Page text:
Use of Section 136, post MHAA

There are various situations in which the police are either asked to consider use of s136 after the person concerned has already been assessed under the MHA or where the police themselves decide to do so. Just two examples, of many -

  • A patient assessed in the community, deemed to need s2 MHA admission but no bed available: Several hours or even days later, prior to a bed being identified and the application finalised, there is then an escalation of risk and the police are called to consider use of s136 to mitigate that risk.
  • A person is released from police custody after arrest for an offence, having been assessed MHA whilst in custody and deemed to require admission s2 MHA, but no bed available and no application finalised. Because there is obvious risk of self-injury after release and in the absence of a s2 application, officers consider use of s136 to mitigate that self-injury they reasonably anticipate.

Does anyone believe the use of s136 in those scenarios (or others where an MHAA previously occured with admission indicated, but no bed to make it happen) is UNLAWFUL? … or as an exam question: is it (ever) unlawful to use s136 where the person concerned has previously been assessed for admission under s2 MHA but where admission is delayed because of bed availability and then imminent risk is anticipated?

Thanks for any views.

I think the answer to the exam question is “No” and plenty of others have also said so. I’m asking because of a recent view the answer is “Yes”, which of course then begs the question: “are you saying you think that risk should go unmitigated?!” Genuinely open to being schooled on this.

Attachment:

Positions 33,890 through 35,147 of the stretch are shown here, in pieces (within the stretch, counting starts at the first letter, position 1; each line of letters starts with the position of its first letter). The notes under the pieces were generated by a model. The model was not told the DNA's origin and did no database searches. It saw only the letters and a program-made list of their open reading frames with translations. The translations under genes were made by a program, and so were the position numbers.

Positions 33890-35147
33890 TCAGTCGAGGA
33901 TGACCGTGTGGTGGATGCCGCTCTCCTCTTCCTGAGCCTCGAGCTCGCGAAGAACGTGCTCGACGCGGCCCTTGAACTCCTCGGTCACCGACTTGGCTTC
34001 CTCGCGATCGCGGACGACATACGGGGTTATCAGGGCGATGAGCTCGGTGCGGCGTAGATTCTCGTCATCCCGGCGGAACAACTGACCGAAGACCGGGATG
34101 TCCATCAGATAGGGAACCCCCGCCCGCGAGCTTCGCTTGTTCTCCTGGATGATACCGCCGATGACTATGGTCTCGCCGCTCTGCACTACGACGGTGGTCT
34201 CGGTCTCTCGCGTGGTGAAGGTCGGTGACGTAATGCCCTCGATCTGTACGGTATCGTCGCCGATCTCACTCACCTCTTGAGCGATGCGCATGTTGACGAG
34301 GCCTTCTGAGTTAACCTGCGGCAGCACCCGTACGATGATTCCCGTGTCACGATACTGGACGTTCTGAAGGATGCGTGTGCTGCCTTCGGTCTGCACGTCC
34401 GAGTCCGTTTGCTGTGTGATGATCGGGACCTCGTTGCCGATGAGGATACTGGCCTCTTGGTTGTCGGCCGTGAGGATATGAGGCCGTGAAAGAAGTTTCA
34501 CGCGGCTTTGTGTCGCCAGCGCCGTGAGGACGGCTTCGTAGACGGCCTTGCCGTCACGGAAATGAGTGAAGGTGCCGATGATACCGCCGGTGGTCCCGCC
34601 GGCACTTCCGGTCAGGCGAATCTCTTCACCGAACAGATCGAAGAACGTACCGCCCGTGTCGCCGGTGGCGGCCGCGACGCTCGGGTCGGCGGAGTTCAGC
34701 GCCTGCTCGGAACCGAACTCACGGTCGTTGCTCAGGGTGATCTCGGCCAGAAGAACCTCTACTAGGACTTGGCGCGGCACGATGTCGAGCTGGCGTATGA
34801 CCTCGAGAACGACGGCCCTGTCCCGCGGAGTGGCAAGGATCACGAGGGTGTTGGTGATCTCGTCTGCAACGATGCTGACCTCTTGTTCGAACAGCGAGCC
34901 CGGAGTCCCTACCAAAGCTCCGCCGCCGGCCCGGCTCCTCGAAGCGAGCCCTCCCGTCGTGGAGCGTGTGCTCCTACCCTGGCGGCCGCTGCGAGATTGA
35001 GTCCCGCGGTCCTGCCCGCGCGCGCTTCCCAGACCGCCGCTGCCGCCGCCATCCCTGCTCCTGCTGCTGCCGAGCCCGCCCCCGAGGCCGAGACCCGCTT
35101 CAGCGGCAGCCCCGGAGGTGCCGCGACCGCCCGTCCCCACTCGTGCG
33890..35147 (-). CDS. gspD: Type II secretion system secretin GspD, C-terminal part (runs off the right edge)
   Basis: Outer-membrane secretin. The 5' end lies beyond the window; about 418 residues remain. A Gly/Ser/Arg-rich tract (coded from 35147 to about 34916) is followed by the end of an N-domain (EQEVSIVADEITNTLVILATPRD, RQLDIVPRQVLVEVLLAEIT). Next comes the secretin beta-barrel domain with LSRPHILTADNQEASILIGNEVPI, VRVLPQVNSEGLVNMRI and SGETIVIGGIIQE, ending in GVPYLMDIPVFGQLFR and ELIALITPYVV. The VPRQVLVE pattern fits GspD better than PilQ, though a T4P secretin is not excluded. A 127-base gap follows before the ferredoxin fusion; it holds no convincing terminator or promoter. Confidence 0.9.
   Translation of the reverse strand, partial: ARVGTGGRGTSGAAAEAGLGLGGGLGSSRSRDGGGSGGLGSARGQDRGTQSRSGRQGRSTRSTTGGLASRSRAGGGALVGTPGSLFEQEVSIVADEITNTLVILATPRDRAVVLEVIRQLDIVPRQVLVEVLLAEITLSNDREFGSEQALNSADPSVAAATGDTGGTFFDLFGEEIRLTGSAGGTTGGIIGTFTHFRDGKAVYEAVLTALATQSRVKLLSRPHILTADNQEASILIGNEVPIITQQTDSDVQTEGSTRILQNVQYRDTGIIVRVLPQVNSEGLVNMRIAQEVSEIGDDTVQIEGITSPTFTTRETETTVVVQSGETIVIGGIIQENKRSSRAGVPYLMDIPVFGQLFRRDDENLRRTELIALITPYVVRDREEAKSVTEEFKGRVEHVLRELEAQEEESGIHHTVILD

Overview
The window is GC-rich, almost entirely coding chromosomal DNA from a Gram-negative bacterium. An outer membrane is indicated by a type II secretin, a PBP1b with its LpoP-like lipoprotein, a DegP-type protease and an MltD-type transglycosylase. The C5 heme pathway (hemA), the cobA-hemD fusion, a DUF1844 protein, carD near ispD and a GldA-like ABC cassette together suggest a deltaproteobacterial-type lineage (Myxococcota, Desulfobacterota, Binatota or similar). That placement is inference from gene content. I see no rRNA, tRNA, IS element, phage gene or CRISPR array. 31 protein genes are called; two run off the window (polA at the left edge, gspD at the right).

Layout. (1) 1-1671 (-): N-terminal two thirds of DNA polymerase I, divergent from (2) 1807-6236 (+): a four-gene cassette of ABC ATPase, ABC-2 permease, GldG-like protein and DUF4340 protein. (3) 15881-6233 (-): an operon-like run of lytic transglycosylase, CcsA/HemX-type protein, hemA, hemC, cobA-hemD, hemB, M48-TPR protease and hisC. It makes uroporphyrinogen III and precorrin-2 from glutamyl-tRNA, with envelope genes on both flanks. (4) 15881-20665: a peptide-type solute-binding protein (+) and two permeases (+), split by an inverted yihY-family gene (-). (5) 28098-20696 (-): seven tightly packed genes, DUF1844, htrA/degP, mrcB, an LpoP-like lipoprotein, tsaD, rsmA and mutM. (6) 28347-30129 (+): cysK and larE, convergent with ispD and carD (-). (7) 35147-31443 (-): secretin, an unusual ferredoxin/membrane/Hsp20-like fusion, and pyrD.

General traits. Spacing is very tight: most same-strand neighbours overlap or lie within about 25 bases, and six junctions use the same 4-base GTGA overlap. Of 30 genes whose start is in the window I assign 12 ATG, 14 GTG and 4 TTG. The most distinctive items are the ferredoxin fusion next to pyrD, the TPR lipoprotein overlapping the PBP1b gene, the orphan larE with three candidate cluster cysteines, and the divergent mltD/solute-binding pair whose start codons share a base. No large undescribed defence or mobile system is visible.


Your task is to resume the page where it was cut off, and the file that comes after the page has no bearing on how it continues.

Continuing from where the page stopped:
Having more or less failed in answering Michael’s last exam question, I’m sticking my head above the parapet again.

I can’t see any reason that it would be unlawful to use s.136 just because there is a completed MHA application. I read the core criteria for 136 to be immediate need of care or control that makes it in the interests of the person or others that the person is taken to a place of safety. The examples fit this criteria.

Presumably, any argument against lawfulness is on the grounds that the purpose of detention at a place of safety appears, at s.136(2), to be enabling examination by a doctor and interview by an AMHP - clearly things that have already been recently achieved given a valid s.2 application is floating about. But the statutory criteria doesn’t assume that this is necessarily a MHA assessment - (or, if you like, all assessments to start with are potentially MHA assessments: what we think of as ‘a MHA assessment’ is in fact just what the completed process looks like for a valid application) - rather it is for “making any necessary arrangements for … treatment and care”. Like, for example, getting back to the ‘patient flow manager’ or whoever is prioritising the local admission waiting list and suggesting that things have reached a point where a bed really needs to be found now.

So I can’t see any hook on which the claim of unlawfulness can be attached…

2 Likes

I agreee with Mat and have very little to add to his analysis.
Clearly not ideal and blatantly a result of resource limitations, but unlawful?
Not in my view.
Many people who have been fully assessed under the MHA (2 docs and AMHP) but cannot be admitted due to a lack of an inpatient bed will need to see another AMHP, because the original AMHP is now off duty and no longer available to complete the application.
In fact some local authorities are now regularly reporting on this, which used to be a ‘never event’.

1 Like